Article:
I’m such a glutton for punishment; I stayed on for another season as an employee.  In my tenure, we raised chickens, hogs, and lots of chemical-free fruits and veggies!  The work became more enjoyable and I began to catch on.  On average, we had a crew of 6-8 and we farmed 6-8 acres.  We worked the Bardstown Road Farmer’s Market every Saturday, and sold wholesale to many others.

IMG_0226YEAR ONE (2011)

            I moved out to the La Grange property that year – 2010.  We built a 60ft x 6ft x 9ft low tech green/hoop house out of rebar, reinforcing fence, plastic, and hard labor!  My neighbor plowed my field that fall and disked the spring of 2011.  A kind soul loaned me the use of his 1958 Massie Ferguson Tractor, from March until September, which literally allowed me to begin my own farming business.  Special thanks!

            In 2011, I was a committed vendor at the Rainbow Blossom Farmer’s Market on Lexington Road in Louisville, KY each Sunday from May-October.  I sold my produce to various local buyers including Harvest Restaurant, The Root Cellar, Fox Hollow Farm Store, and Grasshoppers Distribution.

            The first season seemed totally experimental.  It was interesting, challenging, uncertain, empowering, frustrating, and rewarding.  Two and a half feet of spring rain stunted all my early crops; an incorrect potting soil Ph level burned 3 rounds of transplants; then the heat advisory for two months with a drought sure made for a nervous first season!  As a saving grace, it was an amazing fall.  I have learned much about the lay of the land, the soil composition, timing, scale, discipline, humility, and faith.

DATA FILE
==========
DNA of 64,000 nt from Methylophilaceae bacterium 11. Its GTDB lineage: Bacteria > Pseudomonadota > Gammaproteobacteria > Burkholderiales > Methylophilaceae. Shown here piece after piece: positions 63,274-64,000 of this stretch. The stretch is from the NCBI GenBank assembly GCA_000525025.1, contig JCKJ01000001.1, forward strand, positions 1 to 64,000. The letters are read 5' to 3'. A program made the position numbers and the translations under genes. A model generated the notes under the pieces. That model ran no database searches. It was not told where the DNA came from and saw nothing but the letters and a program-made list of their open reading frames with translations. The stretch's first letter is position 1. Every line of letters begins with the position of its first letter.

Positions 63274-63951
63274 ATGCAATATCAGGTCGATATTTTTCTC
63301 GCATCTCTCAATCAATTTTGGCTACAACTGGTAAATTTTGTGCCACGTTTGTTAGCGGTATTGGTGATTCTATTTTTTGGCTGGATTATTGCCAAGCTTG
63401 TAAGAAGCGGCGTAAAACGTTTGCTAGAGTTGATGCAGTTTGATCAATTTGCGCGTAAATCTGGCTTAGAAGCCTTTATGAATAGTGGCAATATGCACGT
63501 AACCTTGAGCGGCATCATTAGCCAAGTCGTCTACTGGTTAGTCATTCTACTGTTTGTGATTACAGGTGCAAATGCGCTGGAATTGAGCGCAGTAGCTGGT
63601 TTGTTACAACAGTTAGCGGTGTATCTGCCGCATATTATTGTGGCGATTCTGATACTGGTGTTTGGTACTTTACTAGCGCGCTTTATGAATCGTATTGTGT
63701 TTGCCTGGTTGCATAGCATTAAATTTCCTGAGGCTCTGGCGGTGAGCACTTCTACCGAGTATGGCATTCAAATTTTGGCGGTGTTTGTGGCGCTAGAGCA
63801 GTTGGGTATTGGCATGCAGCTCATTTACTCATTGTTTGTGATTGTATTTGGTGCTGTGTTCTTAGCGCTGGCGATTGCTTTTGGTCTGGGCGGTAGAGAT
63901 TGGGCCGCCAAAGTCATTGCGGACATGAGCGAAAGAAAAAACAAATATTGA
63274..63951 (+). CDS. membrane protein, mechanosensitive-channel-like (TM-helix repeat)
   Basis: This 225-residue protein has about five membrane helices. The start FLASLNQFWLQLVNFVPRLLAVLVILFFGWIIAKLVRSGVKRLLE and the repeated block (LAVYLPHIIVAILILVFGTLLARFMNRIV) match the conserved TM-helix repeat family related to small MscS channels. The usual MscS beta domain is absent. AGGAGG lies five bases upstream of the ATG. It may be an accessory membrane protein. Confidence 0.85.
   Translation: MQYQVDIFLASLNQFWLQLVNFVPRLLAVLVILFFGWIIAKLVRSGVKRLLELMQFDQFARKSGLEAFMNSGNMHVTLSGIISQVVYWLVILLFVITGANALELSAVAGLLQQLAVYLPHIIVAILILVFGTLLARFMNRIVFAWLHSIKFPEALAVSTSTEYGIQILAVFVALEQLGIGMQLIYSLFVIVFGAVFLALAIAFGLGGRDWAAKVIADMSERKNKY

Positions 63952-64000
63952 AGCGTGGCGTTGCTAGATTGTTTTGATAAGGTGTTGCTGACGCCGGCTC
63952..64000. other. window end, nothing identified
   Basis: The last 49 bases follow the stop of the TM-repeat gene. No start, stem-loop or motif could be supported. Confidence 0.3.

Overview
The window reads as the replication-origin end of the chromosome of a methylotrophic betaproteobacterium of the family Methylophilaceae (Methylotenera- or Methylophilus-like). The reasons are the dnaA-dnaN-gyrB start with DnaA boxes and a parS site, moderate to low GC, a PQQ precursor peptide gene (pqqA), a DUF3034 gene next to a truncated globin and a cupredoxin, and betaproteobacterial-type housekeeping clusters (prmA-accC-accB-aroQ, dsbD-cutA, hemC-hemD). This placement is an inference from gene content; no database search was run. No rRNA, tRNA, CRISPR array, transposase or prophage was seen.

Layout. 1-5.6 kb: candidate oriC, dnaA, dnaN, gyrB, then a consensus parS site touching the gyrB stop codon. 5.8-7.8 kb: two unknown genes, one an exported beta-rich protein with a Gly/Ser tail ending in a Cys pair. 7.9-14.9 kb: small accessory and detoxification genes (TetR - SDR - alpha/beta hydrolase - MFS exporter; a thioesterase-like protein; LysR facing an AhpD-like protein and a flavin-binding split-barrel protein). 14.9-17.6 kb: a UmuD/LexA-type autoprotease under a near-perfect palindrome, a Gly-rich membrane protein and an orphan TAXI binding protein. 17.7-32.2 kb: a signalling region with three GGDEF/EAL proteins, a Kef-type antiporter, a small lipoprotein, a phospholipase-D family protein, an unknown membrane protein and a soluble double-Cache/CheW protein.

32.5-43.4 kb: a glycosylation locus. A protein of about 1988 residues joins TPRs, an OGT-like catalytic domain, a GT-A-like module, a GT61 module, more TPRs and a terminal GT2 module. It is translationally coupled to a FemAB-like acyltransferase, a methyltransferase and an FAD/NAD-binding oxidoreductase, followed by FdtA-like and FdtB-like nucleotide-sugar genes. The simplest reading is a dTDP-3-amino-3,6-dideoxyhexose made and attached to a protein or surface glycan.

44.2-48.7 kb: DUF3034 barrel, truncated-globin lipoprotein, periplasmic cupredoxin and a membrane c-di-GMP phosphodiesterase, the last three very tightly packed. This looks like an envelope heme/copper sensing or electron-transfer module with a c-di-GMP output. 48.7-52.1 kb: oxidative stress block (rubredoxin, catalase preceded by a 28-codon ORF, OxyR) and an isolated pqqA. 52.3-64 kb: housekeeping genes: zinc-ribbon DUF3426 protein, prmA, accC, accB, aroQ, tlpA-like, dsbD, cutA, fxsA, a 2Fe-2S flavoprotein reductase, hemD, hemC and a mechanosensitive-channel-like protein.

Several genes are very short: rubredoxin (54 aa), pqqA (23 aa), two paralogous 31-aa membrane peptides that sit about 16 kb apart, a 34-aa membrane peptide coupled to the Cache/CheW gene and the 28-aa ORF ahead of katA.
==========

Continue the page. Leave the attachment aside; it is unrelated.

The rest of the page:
It has been a great first season overall.  I am very thankful for the opportunity to farm and for all the people that have helped me along the way.  I am welcoming the much needed rest of the winter, but am looking forward to doing it again next year all the same.  And doing it better!

YEAR TWO (2012)

 Well, 2012 was another great year!  I felt more organized, confident, and competent.  I was given the opportunity to be an alternate vendor at the prestigious Beargrass Christian Church Farmer’s Market.   My crop sales nearly doubled from last year, and I bought a nice, new compact Tractor – a L3400 series Kubota with a front loader to be exact.   My big ego wanted a full-sized Massie Ferguson but, my little pocket book could only afford the Kubota!


Spring was strange.  We had 80 degree weather in March.  Needless to say that had its pros and cons.  We then went right into the worst drought on record that summer.   And, although I had my irrigation in place and was relatively unaffected, I ran water around the clock!  I was interviewed about the impacts of the drought on agriculture.   It was good to have some media love!  Here is the link: